Apr 7, 2009

Offending the Audience

Garrett Eisler at Playgoer has been out front with critical coverage of the New York Theatre Workshop's contortions since the Rachel Corrie controversy--a contretemps to which the recent reading of Caryl Churchill's Seven Jewish Children can be seen as a sort of belated response. So Garrett's long-awaited and strikingly circumspect column about it is a must-read (bottom line: he found Lisa Kron's solo rendition moving and nuanced, and above all theatrical).

I especially liked his concluding modest proposal, not only on its own terms but because it's just so quintessentially Garrett:
If I were running a theatre and Seven Jewish Children landed on my desk, I'd immediate issue commissions to 5 or 6 other playwrights I admired and tell them to write me their own 10-minute play on any subject they wish as long as it's something so unbearable that you're convinced no theatre company would ever do it. So the result would be an evening, hopefully, of the most offensive, morally troubling, personally insulting theatre around. No talkbacks, no panels. Just buy a ticket and go see what some really interesting playwrights can do when there are truly no holds barred. I think the effect of entering such an extreme "free speech zone" for a night would be as exhilerating as it would be infuriating.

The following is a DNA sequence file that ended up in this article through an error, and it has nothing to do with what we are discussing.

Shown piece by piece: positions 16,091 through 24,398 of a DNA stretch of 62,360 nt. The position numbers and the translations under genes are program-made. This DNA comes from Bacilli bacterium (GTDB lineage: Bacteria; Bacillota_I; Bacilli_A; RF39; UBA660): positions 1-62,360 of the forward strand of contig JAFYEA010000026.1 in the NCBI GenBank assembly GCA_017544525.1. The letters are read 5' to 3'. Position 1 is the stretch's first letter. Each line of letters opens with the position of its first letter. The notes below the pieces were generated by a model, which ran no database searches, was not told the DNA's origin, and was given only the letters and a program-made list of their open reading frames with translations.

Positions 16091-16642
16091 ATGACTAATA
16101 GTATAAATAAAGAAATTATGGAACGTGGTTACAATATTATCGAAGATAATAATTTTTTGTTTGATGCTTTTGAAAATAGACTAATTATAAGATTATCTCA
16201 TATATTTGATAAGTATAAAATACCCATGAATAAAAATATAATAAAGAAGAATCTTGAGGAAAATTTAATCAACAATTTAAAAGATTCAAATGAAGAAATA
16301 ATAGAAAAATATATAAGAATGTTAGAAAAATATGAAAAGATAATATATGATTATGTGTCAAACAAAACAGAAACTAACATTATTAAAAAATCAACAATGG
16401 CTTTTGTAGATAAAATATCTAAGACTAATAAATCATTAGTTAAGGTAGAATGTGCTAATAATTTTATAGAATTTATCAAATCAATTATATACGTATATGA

And it probably would sell a lot of tickets, too.

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